I had the opportunity to spend a full day and night with a yak-herding family, since they were relatives of Renzin Dorji, the local villager who provided the horses to carry tents and other belongings for my colleagues and me. The husband and wife had built a home for themselves soon after their marriage, eager to establish a claim to an area of rich pasture along a creek that carried water from Jomolhari’s glaciers. They own 54 yaks (40 cows and 14 bulls) and 8 horses.
I was particularly struck by the strong attachment to the area and to herding itself on the part of their children, a daughter Pema Lham, who was 21, and a son, Tshering Wangchuk, who was 17. Tshering had studied English for seven years in school, and spoke it quite well. The work of herding, which I had been told was burdensome, seemed to pass easily for them. They kept a close eye on the animals, each of whom they recognized as individuals and knew by name. Tshering did not need much time to complete the evening round-up of the younger animals, and he seemed to watch with interest as each one entered a large paddock near their house. Pema milked the cows efficiently in the morning and made cheese, by curdling and boiling the milk, separating the curds and hanging them in a cloth to dry, and then pressing them under a heavy rock. The dried yak cheese can be stored for a long time, and, as Tshering told me, sells for a good price. I had heard, before we set off on the trip, that the cheese from this area is particularly prized, since the yaks are reported to graze on medicinal plants as well as on grasses.
Tshering had a number of stories of interesting events during his recent stay at the summer pasture, and was looking forward to meeting up again with friends of his who were also returning from these pastures. He gave me a quick positive answer when I asked him if he planned to remain in the area when he grew up, as if he had never seriously considered an alternative. And Renzin later told me that Pema, an attractive, cheerful and hard-working young woman, was likely to marry in the coming years; as is the local custom, her future husband would move into her home, as Tshering would move to the home of his future wife. There was a good chance, I realized, that Pema would remain for her whole life in the house where she was born.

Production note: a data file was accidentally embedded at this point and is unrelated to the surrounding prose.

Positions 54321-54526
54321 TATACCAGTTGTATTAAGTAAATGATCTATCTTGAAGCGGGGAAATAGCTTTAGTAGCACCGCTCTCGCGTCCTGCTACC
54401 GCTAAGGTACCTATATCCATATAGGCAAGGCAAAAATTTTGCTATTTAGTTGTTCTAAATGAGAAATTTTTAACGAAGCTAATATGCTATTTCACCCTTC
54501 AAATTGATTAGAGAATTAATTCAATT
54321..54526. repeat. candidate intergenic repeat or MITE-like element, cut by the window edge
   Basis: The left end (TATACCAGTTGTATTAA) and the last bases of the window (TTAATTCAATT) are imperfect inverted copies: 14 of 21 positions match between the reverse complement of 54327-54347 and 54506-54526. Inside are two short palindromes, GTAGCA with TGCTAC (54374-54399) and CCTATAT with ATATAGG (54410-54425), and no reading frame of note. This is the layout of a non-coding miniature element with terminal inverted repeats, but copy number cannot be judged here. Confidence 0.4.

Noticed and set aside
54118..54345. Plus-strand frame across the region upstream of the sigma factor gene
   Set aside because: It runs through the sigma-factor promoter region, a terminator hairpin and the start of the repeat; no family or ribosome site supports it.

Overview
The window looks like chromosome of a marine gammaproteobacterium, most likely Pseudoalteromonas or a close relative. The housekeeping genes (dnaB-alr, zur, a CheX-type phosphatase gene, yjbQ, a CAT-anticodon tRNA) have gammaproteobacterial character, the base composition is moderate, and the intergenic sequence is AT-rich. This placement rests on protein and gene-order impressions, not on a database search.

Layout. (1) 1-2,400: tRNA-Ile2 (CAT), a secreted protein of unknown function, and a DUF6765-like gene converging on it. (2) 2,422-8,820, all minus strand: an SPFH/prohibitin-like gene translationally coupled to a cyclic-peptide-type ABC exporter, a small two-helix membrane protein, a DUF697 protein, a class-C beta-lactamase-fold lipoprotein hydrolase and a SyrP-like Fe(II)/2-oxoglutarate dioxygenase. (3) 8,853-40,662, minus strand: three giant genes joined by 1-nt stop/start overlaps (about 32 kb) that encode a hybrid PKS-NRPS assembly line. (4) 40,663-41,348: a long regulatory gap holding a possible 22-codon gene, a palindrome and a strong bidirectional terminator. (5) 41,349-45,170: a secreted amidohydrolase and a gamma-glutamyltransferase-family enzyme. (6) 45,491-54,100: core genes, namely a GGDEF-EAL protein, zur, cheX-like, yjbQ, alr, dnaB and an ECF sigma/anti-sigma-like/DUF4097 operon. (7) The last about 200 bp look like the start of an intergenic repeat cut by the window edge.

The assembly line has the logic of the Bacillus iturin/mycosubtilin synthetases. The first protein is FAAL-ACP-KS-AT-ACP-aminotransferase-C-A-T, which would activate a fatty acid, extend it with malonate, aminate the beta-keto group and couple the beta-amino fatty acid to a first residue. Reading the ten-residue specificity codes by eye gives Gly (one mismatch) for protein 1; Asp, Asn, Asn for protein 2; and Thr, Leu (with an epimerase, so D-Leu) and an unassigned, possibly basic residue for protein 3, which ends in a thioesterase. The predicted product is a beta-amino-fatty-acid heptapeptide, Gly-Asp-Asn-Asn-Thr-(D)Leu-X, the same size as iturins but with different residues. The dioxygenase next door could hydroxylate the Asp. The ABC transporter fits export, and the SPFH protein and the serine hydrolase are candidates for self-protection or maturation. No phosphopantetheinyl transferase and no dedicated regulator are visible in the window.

I recognize that it could have been easy for me to idealize this family during a short visit. But I did notice their attentiveness to their animals a number of times, and I believe it showed a genuine affection: Tshering standing patiently to wait for the slowest of the animals to walk back at night, a bull whose front foreleg had broken when he slipped on boulders in a heavy rain; Pema turning to hold a bowl of whey for a cow to lap up (giving me a chance to stare, close-up, at the cow’s dark blue tongue); the two of them, laughing as Pema scooped up the family cat—the mouser who protected the food stores at home—who was sniffing at a plate of butter. And they seemed comfortable in their family home. Pema showed me the large battery, run off solar panels on their roof, that powered the lamps in the house and the flashlights they took out at night, and allowed them to charge cell phones. In a way the battery complemented a cement bridge, built by the provincial government a few years ago, that Tshering had pointed out to me earlier that afternoon, when we went out for a walk and came to a sizable creek. Both the battery and the bridge are signs of progress that suggest that the high pasturelands are not being left behind as Bhutan’s towns and cities develop.
As I walked back down to the main valley after the visit, I had the strong impression that these two young herders were likely to build lives for themselves in the high country, rather than leaving for town. I was pleased that they, at least, might be an exception to the more general pattern of decline that has been found throughout highland Asia and that I had expected to find in Jomolhari as well.